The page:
YORKSHIRE councils are suffering a raw deal on funding compared with their Scottish counterparts according to a new analysis which will add fresh weight to demands for a fresh look at English devolution.
Key local government figures are calling for a radical overhaul in the way English councils are funded which could include the abolition of several Whitehall departments.
The figures seen by the Yorkshire Post suggest that for the current financial year, English councils are receiving some £681 per head from Whitehall for locally controlled services while the Scottish government is giving councils north of the border around £1,129.
And as Yorkshire councils prepare to start the process of setting their budgets for next year, which will again see millions of pounds cut from services, it suggests Scottish local authorities have experienced funding reductions of just 6.5 per cent since 2010 compared with close to 20 per cent in England.
The groups of councils known as the Leeds and Sheffield city regions have each agreed City Deals with Ministers, increasing local control of funding previously spent by government departments, and Humber authorities are in discussions over a similar agreement.
But pressure is growing for a more significant shift which would see English councils receive their money from a single England Office in a similar way to the devolved administrations deal with Whitehall.
Keith Wakefield, leader of Leeds City Council, said: “I think these figures make an overwhelming case that the Department for Communities and Local Government should go and we should have one single department to deal with in the same way as Scotland, Northern Ireland and Wales.
“The current constitutional arrangements for English local authorities are much weaker than for the devolved nations. At the moment, one government department doesn’t know what the other is doing and we don’t really get to pull all the arguments together. We had to speak to ten different government departments just to agree the City Deal.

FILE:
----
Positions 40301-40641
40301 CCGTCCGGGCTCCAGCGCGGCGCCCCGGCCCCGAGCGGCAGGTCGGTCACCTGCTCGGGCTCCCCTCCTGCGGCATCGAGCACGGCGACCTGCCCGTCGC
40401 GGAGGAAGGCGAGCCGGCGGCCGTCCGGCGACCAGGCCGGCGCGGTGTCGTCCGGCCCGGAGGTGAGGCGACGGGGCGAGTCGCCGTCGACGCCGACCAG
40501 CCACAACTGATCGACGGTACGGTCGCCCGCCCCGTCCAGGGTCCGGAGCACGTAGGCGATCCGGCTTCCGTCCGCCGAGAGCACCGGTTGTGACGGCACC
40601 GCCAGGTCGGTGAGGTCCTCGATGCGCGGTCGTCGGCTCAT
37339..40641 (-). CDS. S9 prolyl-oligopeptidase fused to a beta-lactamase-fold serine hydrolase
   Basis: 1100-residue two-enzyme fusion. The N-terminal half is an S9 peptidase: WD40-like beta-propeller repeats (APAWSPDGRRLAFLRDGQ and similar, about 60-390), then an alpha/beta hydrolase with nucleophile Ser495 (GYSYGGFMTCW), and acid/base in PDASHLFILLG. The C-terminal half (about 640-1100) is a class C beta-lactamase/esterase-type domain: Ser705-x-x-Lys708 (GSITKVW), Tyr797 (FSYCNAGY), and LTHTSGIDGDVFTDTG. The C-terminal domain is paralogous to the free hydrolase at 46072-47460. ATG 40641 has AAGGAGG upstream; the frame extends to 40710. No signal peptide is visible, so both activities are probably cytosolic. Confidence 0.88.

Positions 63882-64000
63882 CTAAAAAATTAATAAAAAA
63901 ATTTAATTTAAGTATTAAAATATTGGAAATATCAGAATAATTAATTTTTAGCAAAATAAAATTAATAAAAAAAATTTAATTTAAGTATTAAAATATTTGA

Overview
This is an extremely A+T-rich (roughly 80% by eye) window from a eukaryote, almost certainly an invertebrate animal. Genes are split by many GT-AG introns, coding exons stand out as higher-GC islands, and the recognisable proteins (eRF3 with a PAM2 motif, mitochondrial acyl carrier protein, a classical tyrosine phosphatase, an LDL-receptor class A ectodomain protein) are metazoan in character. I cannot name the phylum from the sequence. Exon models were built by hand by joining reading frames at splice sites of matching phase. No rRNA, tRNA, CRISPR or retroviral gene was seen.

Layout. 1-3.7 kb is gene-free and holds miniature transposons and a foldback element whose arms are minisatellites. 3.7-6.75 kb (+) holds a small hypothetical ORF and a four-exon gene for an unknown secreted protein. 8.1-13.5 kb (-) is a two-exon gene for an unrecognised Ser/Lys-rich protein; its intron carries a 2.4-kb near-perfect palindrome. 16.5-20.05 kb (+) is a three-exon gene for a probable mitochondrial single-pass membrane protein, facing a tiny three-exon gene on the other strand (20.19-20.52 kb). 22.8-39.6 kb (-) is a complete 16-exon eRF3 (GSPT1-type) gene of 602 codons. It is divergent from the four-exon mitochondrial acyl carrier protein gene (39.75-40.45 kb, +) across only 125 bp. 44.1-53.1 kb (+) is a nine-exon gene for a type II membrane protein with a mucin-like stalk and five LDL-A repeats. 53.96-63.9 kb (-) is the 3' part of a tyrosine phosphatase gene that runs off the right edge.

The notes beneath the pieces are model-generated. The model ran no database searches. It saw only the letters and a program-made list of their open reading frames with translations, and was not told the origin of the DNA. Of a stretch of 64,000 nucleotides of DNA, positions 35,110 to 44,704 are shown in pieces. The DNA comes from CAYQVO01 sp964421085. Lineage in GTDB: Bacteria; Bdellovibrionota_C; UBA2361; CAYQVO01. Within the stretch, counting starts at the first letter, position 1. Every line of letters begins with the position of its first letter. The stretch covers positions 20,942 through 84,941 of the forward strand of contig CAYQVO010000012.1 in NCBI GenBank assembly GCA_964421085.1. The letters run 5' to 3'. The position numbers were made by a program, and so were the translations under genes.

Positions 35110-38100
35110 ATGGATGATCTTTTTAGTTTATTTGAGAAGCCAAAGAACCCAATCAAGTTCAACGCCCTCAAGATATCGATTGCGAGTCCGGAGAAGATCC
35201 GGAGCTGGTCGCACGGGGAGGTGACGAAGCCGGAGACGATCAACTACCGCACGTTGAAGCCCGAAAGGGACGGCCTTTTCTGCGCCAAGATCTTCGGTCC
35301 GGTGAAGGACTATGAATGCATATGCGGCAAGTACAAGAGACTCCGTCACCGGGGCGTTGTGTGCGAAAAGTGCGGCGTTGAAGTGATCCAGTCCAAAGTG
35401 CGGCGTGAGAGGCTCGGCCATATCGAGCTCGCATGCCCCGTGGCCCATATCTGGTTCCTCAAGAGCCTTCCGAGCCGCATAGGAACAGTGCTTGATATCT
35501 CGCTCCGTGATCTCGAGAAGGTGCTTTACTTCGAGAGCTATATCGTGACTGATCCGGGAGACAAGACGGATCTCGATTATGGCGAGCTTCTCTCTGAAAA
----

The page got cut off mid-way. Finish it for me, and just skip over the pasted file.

“If it is true that we are supposed to be working closer with the health service, with the police and other agencies then rather than having different departments working against each other we should have a single England Office which speaks with a single voice and with which we can have a single conversation.
“They should be saying ‘here’s your budget, here’s what we expect in terms of outcomes’ and then leave us to decide how to achieve them.”
Yorkshire councils have cut their budgets by around one third since 2011 and recent spending plans set out by Chancellor George Osborne will see reductions continue until at least the end of 2016.
Council leaders are increasingly arguing that funding local authorities in a similar way to devolved administrations would remove the need for several Government departments and make local services more efficient.
Sir Merrick Cockell, chairman of the Local Government Association, said: “Scotland, Wales and Northern Ireland already have a significant say over everything from health services to public transport, yet England’s communities are still battling for the same freedoms.
“We want to ensure that all parts of the United Kingdom are equally represented. English communities deserve a fair deal. The absence of a Secretary of State for England, whose job it is to fight in the Cabinet room on their behalf, means they are currently not getting one.”
The coming months will see councils set out their budget plans and consequently council tax bills for next year.